Interested parties can now focus on a new set of pressing issues: Who will design Miss Middleton’s wedding dress? Who will be Prince Harry’s date at the wedding? And, should Miss Middleton become queen — which would not take place until the death of both the current queen and the future king, Prince Charles — will everyone call her Queen Kate? (Her formal name is Catherine.)
It's always surprised me that Americans give a shit about British royalty. They aren't all that glamorous anymore. Politically, it's awful (don't you care that our country was founded on an opposition to monarchy?). I suppose it seems quaint by U.S. standards ... but when you find out that the British monarch still has technical powers, it seems a little creepy, especially considerign that the UK has no written constitution. There's a certain insistence that the kings and queens and princelets are all part of the government's "dignity" and not day-to-day work. Still, that doesn't quite sit right.
What's most worrisome is the timing, though. With a typically royal disregard for the "little people," the announcement seems intentionally designed to distract the British people from the seriousness of the upcoming budget cuts. In its own quaint British way, this is putting patriotism before politics. It's taking what's considered quaint and characteristic and beloved about Britain and broadcasting it everywhere and marginalizing the actual problems with the government. Even the media admits it:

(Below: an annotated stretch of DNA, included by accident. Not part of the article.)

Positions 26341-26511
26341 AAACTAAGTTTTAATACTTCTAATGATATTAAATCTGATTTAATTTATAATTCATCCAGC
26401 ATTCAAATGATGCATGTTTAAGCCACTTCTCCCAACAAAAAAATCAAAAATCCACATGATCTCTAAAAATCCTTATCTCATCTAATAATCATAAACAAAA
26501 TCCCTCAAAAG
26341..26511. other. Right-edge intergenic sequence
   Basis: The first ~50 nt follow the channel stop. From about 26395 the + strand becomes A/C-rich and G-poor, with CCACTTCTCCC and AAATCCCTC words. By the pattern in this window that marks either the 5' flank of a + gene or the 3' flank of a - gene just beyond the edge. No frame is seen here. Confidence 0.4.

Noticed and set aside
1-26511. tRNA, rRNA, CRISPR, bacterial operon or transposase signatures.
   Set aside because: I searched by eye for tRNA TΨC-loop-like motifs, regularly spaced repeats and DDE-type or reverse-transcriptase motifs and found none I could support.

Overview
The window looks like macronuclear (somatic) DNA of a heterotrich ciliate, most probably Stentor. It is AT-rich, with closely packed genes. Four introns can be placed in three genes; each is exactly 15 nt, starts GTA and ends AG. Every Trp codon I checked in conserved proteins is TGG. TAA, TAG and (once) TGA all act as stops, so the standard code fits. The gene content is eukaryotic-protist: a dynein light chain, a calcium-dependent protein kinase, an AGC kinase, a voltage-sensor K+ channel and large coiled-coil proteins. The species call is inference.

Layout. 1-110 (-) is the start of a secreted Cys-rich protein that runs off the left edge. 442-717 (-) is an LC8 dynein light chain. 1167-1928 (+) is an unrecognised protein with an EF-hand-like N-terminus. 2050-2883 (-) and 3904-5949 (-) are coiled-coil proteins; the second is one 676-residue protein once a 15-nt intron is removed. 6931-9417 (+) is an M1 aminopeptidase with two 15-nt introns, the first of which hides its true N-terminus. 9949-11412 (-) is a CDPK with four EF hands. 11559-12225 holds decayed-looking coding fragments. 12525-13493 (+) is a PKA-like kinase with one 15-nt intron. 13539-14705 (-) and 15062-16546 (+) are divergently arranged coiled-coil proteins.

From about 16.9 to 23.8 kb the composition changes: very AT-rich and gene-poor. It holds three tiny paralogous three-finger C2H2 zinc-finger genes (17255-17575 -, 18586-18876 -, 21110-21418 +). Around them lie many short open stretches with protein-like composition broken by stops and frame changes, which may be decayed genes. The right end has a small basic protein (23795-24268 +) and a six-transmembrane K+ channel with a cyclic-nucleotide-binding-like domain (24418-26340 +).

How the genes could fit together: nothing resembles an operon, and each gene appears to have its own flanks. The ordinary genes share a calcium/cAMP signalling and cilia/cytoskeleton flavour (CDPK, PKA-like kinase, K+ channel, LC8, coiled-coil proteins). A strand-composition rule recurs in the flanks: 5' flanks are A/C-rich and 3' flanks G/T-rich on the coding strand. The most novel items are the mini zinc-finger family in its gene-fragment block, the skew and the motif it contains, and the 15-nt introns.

"After an autumn of dismaying news about budget cuts and Austerity Britain, the engagement provided an all-purpose happy diversion. The BBC started providing saturation coverage of the announcement. Queen Elizabeth proclaimed herself to be "absolutely delighted.” Prime Minister David Cameron said that when he announced the news, members of his cabinet responded with a “great cheer” and “banging of the table."
Thanks, NYT. Circus triumphs over bread in the UK. It doesn't matter who gets thrown out on the dole; the tabloids will save the working class.